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Steve Earle

Washington Square Serenade – 2007 (New West)

Reviewed by Dan MacIntosh

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CDs by Steve Earle

Steve Earle opens his label debut by declaring, "Goodbye "Guitar Town." But he's primarily saying so long to his Nashville residency with "Tennessee Blues" because this man bid farewell to the country music community a long time ago. NYC is home now, and its known characteristics saturate much of the disc.

"Down Here Below" uses New York's grimy exterior as a metaphor for our increasingly dirty world, while "City Of Immigrants" realizes New York is the first hometown for many new Americans. Although Earle experienced fleeting country music success, he's always been a folk troubadour at heart. "Satellite Radio," for instance, comes off like hick-hop with its rap cadence and redneck vocal. Its main character treats this popular new electronic medium like little more than an advanced CB radio.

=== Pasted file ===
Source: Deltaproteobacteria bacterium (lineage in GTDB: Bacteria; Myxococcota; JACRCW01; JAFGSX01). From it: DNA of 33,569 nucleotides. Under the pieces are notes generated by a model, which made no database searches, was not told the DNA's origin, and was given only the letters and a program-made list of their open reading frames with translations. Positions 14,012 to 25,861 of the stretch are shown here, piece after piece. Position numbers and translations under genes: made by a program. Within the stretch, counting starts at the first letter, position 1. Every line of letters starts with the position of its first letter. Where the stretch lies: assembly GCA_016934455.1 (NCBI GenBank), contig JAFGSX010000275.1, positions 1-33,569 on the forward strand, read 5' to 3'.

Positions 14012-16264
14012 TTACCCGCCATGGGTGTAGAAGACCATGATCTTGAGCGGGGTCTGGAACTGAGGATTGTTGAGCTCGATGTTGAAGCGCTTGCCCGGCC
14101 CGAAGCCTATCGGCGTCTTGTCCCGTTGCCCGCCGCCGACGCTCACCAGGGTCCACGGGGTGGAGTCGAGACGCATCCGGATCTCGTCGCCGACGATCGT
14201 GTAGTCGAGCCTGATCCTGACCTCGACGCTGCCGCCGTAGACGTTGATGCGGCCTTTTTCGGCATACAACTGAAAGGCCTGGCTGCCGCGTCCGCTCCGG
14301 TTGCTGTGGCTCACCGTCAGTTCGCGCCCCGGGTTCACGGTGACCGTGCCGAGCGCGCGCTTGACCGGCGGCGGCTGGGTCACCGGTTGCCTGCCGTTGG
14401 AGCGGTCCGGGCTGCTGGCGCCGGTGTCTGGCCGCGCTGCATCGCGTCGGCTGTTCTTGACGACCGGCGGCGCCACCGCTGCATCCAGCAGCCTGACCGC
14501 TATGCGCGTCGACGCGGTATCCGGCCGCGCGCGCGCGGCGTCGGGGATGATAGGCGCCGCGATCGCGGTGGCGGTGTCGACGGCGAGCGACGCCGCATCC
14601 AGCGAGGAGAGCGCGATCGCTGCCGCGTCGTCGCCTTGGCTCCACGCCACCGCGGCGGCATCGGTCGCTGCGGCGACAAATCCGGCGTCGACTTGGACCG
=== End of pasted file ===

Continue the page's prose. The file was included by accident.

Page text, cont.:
This latest Earle CD offering is also not as pointedly political as past releases. Instead, Earle has chosen to make more generalized social statements. "Steve's Hammer (For Pete)," for example, longs for a day when If-I-Had-A-Hammerers can permanently lay their hammers down. Its lyric jumps from the legendary John Henry to Pete Seeger to our ozone-depleted modern times. But unless the world sees drastic changes soon, don't expect Earle to ever be found without hammer in hand.